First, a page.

The procedure of Example 1 was repeated with a solution of polysaccharide containing 20% glycerol, based on the polymer, as a plasticizer. The resulting film retained flexibility at relative humidities as low as 10-15%.
The procedure of Example 2 was repeated except that the plasticizer was propylene glycol in the amount of 10% based on the polymer. The resulting film retained good flexiblity at low relative humidities.
The procedure of Example 2 was repeated, except that the plasticizer was sorbitol at 5% concentration, based on the polymer. The resulting film retained good flexibility at low relative humidities.
A 5% solution of polysaccharide in 0.2% NaOH was prepared and had a pH of about 12. The solution was poured to a depth of several centimeters into a cylindrical container and then exposed to an atmosphere of CO2 for several hours. The resulting gel was firm. In contrast to gels made in the conventional manner by heating neutral suspensions of polysaccharide, the gel of this example showed no syneresis and was of improved clarity. The pH, measured at the top of the gel was 6.9 and at the bottom was 7.4, indicating substantially complete neutralization of the NaOH by CO2.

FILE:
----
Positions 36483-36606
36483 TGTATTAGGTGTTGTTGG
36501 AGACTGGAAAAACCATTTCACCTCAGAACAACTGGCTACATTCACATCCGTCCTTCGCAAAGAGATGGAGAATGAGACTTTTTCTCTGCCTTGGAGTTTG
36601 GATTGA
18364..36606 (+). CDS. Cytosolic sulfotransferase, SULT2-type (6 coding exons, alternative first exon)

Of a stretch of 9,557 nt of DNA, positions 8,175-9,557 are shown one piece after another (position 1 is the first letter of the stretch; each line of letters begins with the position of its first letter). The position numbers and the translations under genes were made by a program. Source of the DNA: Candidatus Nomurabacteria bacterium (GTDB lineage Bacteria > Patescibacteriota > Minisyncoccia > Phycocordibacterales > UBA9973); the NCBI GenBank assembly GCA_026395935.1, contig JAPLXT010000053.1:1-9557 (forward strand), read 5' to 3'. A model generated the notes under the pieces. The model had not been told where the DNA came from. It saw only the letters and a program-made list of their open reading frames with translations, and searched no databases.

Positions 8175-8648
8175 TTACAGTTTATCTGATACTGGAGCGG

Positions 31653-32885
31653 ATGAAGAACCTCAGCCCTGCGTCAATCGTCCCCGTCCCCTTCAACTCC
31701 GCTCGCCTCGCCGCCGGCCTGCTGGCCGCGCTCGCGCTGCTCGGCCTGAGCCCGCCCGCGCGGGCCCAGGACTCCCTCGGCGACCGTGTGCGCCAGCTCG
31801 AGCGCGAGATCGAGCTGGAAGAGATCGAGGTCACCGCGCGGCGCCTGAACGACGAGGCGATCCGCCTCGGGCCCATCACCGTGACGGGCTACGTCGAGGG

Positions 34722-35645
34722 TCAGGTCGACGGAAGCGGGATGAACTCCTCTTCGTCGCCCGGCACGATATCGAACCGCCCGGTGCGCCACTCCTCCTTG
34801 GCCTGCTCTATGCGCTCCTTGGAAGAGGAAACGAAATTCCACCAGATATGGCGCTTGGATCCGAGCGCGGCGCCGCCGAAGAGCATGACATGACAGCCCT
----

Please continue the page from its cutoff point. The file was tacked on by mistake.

A 1% solution of polysaccharide in 0.1% NaOH and a similar solution made up in 0.05% NaOH were poured to a depth of several centimeters into cylindrical containers. The clear solutions were then exposed to CO2 at a pressure of one atmosphere and the rates of gel formation were observed by following the development of the tubid gel layer through the solution. Complete gelation of the solution in 0.1% NaOH required about 50% more time than gelation of the solution in 0.05% NaOH.